Use javascript to get raw html code

I need to get the actual html code of an element in a web page.

For example if the actual html code inside the element is "How to fix"

Running this javascript getElementById('myE').innerHTML gives me "How to fix" which is the decoded form

How can I get "How to fix" using javascript?

Answers:

Answer

What you have should work:

Element test:

<div id="myE">How to&nbsp;fix</div>?

JavaScript test:

alert(document.getElementById("myE????????").innerHTML); //alerts "How to&nbsp;fix"

You can try it out here. Make sure that wherever you're using the result isn't show &nbsp; as a space, which is likely the case. If you want to show it somewhere that's designed for HTML, you'll need to escape it.

Answer

You cannot get the actual HTML source of part of your web page.

When you give a web browser an HTML page, it parses the HTML into some DOM nodes that are the definitive version of your document as far as the browser is concerned. The DOM keeps the significant information from the HTML—like that you used the Unicode character U+00A0 Non-Breaking Space before the word fix—but not the irrelevent information that you used it by means of an entity reference rather than just typing it raw ( ).

When you ask the browser for an element node's innerHTML, it doesn't give you the original HTML source that was parsed to produce that node, because it no longer has that information. Instead, it generates new HTML from the data stored in the DOM. The browser decides on how to format that HTML serialisation; different browsers produce different HTML, and chances are it won't be the same way you formatted it originally.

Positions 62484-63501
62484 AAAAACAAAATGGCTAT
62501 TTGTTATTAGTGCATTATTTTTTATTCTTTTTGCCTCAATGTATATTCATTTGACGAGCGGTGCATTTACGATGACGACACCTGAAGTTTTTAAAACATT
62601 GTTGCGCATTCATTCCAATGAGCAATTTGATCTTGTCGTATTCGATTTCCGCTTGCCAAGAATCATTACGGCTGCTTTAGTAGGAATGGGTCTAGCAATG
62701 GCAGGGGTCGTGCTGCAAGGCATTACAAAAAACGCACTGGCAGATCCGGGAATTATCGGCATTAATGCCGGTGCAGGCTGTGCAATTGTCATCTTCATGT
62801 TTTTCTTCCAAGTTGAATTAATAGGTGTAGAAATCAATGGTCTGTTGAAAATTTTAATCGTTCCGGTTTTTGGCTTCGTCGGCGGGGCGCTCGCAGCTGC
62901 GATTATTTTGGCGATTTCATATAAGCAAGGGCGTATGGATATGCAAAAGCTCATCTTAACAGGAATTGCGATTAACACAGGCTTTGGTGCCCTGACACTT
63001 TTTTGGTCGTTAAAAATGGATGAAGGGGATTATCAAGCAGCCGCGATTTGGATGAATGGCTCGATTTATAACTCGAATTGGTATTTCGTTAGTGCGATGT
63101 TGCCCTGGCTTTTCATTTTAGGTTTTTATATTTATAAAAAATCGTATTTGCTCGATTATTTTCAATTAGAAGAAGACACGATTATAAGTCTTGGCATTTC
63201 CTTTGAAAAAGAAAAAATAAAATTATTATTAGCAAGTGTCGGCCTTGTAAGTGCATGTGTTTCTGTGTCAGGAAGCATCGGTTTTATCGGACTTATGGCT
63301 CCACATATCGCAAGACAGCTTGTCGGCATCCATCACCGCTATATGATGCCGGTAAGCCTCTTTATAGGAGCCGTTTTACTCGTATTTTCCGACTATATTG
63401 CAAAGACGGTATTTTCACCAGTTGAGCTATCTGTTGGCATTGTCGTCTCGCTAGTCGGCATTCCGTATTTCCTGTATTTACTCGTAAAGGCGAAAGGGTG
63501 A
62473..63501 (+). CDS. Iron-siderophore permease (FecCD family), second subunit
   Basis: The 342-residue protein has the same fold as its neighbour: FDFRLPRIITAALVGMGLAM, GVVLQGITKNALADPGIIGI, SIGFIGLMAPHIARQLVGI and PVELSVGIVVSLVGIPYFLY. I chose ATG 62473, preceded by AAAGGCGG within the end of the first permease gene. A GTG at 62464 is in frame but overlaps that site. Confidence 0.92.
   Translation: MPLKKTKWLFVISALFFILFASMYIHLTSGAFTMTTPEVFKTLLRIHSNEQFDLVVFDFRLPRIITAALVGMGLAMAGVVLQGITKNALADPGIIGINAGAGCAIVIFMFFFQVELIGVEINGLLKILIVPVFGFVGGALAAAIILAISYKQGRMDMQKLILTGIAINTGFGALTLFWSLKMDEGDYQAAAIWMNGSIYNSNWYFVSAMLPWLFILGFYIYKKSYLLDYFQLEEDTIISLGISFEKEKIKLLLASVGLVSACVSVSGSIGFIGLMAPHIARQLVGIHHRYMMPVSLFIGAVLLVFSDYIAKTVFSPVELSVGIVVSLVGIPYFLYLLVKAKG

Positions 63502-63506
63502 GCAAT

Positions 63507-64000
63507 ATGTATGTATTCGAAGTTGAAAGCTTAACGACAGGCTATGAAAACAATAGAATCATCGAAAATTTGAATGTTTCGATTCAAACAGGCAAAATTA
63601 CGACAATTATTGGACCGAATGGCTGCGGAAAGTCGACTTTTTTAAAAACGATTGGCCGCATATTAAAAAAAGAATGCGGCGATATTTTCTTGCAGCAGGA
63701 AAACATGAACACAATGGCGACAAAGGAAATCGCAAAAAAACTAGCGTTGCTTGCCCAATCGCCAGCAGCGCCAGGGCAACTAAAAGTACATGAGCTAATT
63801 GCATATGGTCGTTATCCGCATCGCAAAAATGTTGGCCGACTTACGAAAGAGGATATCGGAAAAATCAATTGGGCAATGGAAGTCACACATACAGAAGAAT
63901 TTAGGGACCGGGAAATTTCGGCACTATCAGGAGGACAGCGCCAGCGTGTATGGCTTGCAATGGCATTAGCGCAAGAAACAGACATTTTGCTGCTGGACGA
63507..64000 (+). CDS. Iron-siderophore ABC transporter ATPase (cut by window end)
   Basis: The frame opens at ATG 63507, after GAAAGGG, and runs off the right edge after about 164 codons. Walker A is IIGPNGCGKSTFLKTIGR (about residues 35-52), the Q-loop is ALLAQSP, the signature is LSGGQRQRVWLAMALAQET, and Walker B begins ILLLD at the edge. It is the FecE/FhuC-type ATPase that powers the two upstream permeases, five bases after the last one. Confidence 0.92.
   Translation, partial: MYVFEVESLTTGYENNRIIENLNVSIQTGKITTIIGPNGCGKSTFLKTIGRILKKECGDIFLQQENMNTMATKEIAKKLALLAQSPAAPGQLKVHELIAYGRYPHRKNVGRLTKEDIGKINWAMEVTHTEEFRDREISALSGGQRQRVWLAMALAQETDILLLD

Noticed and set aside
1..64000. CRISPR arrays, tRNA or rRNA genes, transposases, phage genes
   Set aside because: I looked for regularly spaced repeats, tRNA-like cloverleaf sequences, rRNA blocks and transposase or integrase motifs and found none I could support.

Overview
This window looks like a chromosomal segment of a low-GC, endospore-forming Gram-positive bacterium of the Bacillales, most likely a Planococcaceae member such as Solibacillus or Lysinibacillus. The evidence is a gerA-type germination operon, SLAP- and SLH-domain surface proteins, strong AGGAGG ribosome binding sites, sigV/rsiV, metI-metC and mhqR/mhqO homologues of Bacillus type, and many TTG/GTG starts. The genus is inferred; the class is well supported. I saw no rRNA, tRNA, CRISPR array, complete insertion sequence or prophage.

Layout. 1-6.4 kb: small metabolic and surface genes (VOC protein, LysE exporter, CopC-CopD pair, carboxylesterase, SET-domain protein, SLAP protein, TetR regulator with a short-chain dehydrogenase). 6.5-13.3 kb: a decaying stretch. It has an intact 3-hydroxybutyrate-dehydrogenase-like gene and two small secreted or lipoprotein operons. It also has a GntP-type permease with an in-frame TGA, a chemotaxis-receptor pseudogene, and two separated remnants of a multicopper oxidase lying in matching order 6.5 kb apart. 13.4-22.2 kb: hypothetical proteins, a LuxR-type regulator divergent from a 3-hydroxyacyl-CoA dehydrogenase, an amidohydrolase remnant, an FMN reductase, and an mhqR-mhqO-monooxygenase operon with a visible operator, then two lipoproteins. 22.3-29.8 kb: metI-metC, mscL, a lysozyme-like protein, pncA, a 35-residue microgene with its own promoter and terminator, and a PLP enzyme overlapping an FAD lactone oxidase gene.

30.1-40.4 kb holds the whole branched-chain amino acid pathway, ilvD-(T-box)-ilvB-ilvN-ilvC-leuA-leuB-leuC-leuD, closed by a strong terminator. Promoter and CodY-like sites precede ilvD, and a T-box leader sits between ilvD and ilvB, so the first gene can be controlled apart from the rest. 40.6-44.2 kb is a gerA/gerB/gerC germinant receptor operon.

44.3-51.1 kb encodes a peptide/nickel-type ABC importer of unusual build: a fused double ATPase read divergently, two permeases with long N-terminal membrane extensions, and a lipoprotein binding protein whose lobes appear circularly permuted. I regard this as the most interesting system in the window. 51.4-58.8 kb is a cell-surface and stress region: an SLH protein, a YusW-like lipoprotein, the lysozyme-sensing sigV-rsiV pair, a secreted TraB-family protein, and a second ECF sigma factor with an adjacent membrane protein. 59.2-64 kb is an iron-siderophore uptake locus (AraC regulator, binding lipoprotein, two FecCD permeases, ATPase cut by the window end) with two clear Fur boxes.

In particular,

  • element names may be upper- or lower-cased;

  • attributes may not be in the same order as you stated them in the HTML;

  • attribute quoting may not be the same as in your source. IE often generates unquoted attributes that aren't even valid HTML; all you can be sure of is that the innerHTML generated will be safe to use in the same browser by writing it to another element's innerHTML;

  • it may not use entity references for anything but characters that would otherwise be impossible to include directly in text content: ampersands, less-thans and attribute-value-quotes. Instead of returning &nbsp; it may simply give you the raw   character.

You may not be able to see that that's a non-breaking space, but it still is one and if you insert that HTML into another element it will act as one. You shouldn't need to rely anywhere on a non-breaking space character being entity-escaped to &nbsp;... if you do, for some reason, you can get that by doing:

x= el.innerHTML.replace(/\xA0/g, '&nbsp;')

but that's only escaping U+00A0 and not any of the other thousands of possible Unicode characters, so it's a bit questionable.

If you really really need to get your page's actual source HTML, you can make an XMLHttpRequest to your own URL (location.href) and get the full, unparsed HTML source in the responseText. There is almost never a good reason to do this.

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